Declaration of patient consent

The authors certify that they have obtained all appropriate patient consent forms. In the form the patient(s) has/have given his/her/their consent for his/her/their images and other clinical information to be reported in the journal. The patients understand that their names and initials will not be published and due efforts will be made to conceal their identity, but anonymity cannot be guaranteed.

Financial support and sponsorship

Nil.

Conflicts of interest

There are no conflicts of interest.



 
  References Top

1.
Kohoutová D, Bártová J, Tachecí I, Rejchrt S, Repák R, Kopáčová M, et al. Cryptogenic multifocal ulcerous stenosing enteritis: A review of the literature. Gastroenterol Res Pract 2013;2013:918031.  Back to cited text no. 1
    
2.
Matsumoto T, Iida M, Matsui T, Yao T. Chronic nonspecific multiple ulcers of the small intestine: A proposal of the entity from Japanese gastroenterologists to Western enteroscopists. Gastrointest Endosc 2007;66:S99-107.  Back to cited text no. 2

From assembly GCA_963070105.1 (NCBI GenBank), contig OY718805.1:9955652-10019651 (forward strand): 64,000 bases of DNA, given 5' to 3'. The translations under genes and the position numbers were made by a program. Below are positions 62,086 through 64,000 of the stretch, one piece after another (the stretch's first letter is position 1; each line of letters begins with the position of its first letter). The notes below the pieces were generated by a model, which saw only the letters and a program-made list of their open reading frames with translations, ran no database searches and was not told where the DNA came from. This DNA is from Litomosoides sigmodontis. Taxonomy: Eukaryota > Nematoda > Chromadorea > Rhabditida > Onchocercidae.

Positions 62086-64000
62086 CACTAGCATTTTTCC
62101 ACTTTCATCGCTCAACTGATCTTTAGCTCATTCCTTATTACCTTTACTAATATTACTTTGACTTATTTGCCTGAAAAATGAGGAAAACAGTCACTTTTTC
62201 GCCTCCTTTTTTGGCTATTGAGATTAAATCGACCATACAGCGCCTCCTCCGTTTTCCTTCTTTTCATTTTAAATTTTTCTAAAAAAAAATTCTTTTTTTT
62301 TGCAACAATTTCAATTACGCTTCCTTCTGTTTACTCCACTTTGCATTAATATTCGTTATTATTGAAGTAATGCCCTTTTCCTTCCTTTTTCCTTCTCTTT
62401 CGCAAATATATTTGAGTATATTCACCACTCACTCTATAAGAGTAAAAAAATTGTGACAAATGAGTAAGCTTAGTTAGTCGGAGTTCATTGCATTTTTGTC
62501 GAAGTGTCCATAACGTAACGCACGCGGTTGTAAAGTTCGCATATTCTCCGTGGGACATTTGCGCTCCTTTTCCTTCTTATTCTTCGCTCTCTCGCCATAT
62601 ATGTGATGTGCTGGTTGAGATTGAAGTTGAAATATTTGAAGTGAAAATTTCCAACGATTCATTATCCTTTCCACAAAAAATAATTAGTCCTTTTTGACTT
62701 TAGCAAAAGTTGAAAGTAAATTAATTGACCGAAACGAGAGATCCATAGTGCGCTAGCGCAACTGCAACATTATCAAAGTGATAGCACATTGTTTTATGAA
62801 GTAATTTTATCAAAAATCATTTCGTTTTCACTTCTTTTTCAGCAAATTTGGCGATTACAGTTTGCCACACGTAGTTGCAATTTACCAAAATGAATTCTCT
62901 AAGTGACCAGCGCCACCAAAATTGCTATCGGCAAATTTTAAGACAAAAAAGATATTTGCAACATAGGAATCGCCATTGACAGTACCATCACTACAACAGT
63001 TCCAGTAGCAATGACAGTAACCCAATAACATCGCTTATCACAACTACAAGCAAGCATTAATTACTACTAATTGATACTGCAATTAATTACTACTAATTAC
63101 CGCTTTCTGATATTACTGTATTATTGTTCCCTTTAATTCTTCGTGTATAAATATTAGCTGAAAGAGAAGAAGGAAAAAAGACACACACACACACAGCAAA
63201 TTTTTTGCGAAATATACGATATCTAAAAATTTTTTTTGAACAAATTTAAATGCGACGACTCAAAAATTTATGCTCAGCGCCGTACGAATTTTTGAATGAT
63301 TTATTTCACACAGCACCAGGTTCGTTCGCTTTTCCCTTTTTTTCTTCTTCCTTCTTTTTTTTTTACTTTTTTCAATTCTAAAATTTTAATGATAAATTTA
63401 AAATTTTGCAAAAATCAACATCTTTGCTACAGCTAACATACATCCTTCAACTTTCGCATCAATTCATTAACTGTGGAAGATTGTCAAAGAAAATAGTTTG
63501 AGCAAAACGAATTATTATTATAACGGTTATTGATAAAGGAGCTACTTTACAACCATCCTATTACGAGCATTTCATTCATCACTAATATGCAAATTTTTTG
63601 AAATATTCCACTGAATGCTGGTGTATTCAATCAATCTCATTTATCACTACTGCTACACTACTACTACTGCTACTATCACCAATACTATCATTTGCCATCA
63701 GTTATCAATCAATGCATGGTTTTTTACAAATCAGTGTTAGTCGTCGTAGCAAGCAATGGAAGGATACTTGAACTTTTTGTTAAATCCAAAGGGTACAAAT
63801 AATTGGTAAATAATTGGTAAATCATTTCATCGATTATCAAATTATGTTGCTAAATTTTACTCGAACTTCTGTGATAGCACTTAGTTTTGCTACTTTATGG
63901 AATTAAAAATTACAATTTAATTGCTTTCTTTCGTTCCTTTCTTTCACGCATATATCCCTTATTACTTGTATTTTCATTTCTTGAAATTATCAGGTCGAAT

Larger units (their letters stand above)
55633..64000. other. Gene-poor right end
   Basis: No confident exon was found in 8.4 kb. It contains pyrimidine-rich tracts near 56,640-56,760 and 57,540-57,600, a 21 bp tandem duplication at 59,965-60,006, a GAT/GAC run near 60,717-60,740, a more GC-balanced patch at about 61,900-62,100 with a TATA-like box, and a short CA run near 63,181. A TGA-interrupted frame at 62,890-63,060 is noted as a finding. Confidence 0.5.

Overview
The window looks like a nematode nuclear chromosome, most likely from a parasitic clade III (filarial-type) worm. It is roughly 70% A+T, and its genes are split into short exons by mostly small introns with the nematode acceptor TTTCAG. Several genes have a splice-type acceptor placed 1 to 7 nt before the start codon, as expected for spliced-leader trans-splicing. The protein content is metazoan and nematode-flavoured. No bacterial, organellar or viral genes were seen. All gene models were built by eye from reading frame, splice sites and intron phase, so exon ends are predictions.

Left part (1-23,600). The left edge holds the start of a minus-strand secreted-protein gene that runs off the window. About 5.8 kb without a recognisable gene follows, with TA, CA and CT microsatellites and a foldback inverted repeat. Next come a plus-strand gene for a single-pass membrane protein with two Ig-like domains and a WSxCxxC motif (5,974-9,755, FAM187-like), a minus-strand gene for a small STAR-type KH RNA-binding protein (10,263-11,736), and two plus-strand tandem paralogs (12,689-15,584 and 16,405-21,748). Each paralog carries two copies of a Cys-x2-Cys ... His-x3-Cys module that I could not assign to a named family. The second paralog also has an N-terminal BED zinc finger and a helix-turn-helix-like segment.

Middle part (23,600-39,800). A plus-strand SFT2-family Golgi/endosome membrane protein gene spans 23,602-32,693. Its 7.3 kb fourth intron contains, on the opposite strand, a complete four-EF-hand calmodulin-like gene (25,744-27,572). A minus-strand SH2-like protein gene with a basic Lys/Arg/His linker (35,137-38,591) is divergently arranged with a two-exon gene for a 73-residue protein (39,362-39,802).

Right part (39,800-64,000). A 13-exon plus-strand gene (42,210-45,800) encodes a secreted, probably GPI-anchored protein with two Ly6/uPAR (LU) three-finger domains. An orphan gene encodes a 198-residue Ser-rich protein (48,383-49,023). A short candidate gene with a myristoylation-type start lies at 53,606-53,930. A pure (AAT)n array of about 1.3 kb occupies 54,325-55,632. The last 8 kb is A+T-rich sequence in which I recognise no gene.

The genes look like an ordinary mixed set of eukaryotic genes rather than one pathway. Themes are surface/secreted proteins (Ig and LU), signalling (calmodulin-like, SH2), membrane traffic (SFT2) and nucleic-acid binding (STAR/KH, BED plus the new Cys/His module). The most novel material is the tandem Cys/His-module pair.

3.
Zhang Y, Huang L, Liu R, Wang M, Jiang Z, Zhou W, et al. Case report of a pair of siblings with cryptogenic multifocal ulcerating stenosing enteritis: A rare disease easily to be misdiagnosed as Crohn disease. Medicine (Baltimore) 2017;96:e7527.  Back to cited text no. 3
    
4.
Singh A. Cryptogenic Multifocal Ulcerating Stenosing Enteropathy (CMUSE) and/or chronic non-specific multiple ulcers of the small intestine (CNSU) and non-granulomatous ulcerating jejunoileitis (NGUJI). Curr Gastroenterol Rep 2019;21:53.  Back to cited text no. 4